Ebola outbreak updates

. 2 min read

Check out the Ebola outbreak update page from The United Methodist Church.

Residents of the quarantined community of West Point, a slum in Monrovia, Liberia, reject government assistance: (Article posted 21 Aug by Julu Swen on West African Writers, excerpts below)

Residents of the quarantined slum community of West Point have turned down the offer of the Liberia Government to assist them with food and water amidst an imminent food shortage. Speaking to WAW on a telephone line, Rev. Agrippa Nyentee who is a United Methodist pastor now trapped in the community said the government brought in 300 bags of rice (25kg) and 60 large bags of water which each contain 30 small plastic bags of drinking water on Thursday morning (August 21, 2014). “The food aid will create more confusion between the government and the people of the community,” Rev. Nyentee said.

The UMC Liberia pastor said there are over 75,000 persons living in the community and supplying them with 1,800 bags of water is like a joke on the part of the Liberian government. He confirmed that authorities of the community were now holding meetings for their next course of action. “Some of the assistance we want from the government of Liberia is to open a corridor for business people to bring in needed food commodities.”

An update on the UMCOR response and United Methodist mission work in Liberia and Sierra Leone:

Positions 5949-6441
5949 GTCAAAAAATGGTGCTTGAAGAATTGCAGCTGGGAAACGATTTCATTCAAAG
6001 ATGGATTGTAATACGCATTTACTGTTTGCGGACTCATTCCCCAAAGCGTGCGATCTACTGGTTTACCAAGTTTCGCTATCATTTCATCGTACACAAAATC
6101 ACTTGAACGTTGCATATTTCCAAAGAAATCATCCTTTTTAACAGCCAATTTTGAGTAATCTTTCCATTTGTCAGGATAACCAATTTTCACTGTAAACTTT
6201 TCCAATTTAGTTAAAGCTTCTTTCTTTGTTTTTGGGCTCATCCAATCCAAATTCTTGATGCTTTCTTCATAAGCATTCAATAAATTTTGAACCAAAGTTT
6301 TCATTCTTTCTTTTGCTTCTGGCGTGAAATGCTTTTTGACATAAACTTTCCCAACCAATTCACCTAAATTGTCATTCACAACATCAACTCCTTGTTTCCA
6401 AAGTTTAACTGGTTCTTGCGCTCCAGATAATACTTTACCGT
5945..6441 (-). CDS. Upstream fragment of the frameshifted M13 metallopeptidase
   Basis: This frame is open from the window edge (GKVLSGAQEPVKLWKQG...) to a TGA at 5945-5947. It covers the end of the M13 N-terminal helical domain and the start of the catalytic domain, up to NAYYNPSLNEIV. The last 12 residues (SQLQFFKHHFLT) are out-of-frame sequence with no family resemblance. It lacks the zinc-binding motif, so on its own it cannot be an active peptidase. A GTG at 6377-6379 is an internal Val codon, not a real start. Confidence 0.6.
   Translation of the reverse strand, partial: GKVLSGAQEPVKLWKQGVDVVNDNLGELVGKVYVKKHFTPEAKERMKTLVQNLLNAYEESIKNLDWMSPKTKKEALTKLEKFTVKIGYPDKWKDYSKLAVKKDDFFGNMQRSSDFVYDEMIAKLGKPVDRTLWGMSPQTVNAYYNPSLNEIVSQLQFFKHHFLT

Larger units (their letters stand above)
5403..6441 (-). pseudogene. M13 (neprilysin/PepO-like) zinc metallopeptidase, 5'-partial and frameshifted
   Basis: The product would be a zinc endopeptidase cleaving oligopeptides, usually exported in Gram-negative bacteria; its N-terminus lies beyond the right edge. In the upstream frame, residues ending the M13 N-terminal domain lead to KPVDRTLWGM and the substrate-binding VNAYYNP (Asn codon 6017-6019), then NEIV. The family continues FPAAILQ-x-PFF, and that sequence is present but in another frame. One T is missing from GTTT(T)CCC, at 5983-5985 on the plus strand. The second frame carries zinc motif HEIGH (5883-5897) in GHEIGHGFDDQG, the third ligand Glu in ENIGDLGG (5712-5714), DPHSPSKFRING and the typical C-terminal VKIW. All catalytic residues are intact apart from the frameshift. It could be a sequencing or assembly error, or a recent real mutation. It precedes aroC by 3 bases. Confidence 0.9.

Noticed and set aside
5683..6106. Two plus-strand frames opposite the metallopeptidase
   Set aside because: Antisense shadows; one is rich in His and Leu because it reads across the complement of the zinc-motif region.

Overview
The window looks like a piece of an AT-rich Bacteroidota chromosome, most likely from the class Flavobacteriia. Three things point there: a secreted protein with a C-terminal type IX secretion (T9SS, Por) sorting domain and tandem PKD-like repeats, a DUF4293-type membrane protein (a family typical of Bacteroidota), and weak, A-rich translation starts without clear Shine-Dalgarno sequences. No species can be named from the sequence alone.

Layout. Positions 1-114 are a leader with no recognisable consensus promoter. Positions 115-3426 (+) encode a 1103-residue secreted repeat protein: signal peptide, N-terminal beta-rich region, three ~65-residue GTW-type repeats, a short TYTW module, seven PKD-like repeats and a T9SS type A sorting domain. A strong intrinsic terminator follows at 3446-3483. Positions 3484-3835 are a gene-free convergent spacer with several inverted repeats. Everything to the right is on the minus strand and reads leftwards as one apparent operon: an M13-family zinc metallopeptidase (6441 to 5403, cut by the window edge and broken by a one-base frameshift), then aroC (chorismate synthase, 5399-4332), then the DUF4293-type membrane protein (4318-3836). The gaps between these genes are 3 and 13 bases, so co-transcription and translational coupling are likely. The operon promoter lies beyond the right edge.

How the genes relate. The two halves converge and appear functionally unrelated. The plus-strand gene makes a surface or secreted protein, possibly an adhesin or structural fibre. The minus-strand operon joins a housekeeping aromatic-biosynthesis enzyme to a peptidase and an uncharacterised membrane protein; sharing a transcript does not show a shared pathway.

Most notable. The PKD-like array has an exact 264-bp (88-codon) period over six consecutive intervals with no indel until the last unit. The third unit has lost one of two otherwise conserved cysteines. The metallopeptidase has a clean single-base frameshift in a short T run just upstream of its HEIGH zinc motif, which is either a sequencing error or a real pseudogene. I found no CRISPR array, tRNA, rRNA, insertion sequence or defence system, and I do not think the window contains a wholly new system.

(dated 28 Aug)
United Methodist missionaries, Helen Robert-Evans, who serves in Liberia, and Beatrice Gbanga, who serves in Sierra Leone, say that because of the Ebola crisis, many other areas of life are affected.

“The markets are closed. Schools are closed. Public gatherings are cancelled,” said Robert-Evans. 
Gbanga added that when there are public gatherings such as at church in Sierra Leone, everyone is asked to wash exposed skin with a chlorine wash. “We pass the peace now with a wave or a bow,” she said. “This is a big cultural change for people who like to hug and touch.”
Robert-Evans and Gbanga are currently in the United States, along with a number of other missionaries who serve in the two countries most impacted by the Ebola crisis. They are speaking at United Methodist churches about the work that is happening and how churches can help.
Kip and Nancy Robinson, who serve in Sierra Leone, want people to know that, “Sierra Leone is more than just Ebola.” The Advance projects there and in Liberia need continued support so that when the crisis passes, the schools, ministries and other health programs will have the funding to resume.